COLUMBIA, S.C. — President Donald Trump’s declaration of a national emergency Friday and Gov. Henry McMaster’s declaration of a state of emergency mean that South Carolina’s law against price gouging is now in effect. Either declaration would have put the state’s law in effect.
State law (SC §39-5-145) says that it is unlawful to “rent or sell or offer to rent or sell a commodity at an unconscionable price.” The law remains in effect until the declaration expires or is terminated.
It’s important to keep in mind that normal changes in the prices of goods and services are not considered price gouging. The law says, “A price increase that reflects the usual and customary seasonal fluctuation in the price of the subject essential commodity or the rental or lease of a dwelling unit or self-storage facility is not a violation of this section.” Normal fluctuations in the market based on supply and demand are also not price gouging.
Attorney General Alan Wilson said, “We can expect normal price increases, but we may see businesses and individuals looking to unfairly take advantage of the situation through price gouging of things like hand sanitizer, cleaning supplies, toilet paper, and other commodities as defined by the statute. By our law, that’s a criminal violation and an unfair trade practice,” Wilson said. “We wish to emphasize, as we have seen in the past, that price gouging under the current law is difficult to prove, even substantial price increases. What might seem large to the public may not be illegal in court.”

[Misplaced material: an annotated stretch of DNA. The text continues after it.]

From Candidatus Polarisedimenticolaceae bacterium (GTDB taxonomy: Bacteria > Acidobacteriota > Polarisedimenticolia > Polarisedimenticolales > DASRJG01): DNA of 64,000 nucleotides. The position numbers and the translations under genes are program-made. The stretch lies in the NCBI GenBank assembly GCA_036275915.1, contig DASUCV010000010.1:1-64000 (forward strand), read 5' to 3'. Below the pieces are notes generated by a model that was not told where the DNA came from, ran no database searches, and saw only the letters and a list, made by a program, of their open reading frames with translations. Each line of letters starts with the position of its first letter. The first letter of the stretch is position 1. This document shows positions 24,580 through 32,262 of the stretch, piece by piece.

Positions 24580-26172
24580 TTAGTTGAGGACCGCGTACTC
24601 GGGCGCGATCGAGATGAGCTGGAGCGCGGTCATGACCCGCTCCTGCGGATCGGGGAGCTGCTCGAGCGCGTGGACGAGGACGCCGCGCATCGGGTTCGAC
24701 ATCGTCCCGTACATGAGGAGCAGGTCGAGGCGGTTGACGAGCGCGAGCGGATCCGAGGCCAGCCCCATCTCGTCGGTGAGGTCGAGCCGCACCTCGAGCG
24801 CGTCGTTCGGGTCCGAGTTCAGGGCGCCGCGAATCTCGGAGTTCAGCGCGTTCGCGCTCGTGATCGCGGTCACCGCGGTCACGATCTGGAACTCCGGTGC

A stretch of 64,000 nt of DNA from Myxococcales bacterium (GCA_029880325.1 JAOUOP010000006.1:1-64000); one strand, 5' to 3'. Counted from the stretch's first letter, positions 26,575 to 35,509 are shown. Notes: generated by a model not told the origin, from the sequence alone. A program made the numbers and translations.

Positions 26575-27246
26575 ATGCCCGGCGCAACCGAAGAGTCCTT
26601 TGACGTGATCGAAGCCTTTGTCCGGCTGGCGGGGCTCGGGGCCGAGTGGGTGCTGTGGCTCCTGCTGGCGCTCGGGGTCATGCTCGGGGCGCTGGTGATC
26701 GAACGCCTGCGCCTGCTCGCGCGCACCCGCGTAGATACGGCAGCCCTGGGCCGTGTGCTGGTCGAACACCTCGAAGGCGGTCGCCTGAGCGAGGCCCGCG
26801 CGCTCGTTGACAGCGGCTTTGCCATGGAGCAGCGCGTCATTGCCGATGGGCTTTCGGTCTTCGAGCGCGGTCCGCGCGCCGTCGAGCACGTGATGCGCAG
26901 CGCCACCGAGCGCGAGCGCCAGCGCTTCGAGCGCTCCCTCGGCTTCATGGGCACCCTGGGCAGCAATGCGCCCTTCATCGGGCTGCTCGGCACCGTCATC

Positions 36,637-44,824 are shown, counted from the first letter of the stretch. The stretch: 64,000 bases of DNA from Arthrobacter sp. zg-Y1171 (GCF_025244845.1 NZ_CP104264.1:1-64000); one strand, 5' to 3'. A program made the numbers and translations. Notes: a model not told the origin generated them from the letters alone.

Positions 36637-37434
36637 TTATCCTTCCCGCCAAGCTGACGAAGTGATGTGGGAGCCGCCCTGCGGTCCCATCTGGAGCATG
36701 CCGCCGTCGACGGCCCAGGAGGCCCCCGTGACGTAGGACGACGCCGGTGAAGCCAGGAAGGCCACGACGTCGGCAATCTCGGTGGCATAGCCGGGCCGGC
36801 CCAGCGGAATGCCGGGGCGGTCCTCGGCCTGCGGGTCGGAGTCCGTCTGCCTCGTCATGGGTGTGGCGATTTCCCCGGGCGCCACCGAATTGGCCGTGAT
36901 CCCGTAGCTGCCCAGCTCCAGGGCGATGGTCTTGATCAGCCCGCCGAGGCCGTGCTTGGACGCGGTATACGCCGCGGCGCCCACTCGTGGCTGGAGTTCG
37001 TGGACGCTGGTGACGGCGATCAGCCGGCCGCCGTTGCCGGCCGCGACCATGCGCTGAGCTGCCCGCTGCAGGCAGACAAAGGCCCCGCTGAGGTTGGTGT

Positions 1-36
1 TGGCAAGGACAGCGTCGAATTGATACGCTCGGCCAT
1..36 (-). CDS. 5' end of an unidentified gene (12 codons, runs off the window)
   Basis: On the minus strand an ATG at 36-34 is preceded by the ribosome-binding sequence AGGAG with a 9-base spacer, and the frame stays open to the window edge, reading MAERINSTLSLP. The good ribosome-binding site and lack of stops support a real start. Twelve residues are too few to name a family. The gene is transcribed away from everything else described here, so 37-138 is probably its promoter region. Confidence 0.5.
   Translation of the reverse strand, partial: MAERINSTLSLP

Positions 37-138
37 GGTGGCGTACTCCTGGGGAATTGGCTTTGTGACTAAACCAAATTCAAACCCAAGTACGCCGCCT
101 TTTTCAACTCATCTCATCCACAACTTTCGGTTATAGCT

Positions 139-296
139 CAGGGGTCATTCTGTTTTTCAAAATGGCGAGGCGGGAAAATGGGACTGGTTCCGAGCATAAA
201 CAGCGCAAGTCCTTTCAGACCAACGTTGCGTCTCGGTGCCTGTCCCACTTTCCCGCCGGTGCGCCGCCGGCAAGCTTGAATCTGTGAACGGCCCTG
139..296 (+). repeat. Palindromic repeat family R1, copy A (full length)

If you feel like you are the victim of price gouging there are certain steps that you can take to help our office investigate. Please do the following:
- Note the time, place, address, and name of the business
- Note the price you paid
- Note any prices nearby and get the same information on those businesses
- Take pictures that identify the business, along with the price
- Provide your name and contact information
Our office will need that information in order to conduct a thorough investigation. Please email any examples or documentation to firstname.lastname@example.org or call 803-737-3953 and leave a message if you have witnessed a likely violation.
Anyone found to have violated the state’s price gouging law is guilty of a misdemeanor and, upon conviction, must be punished by a fine of up to $1,000, up to 30 days in jail, or both.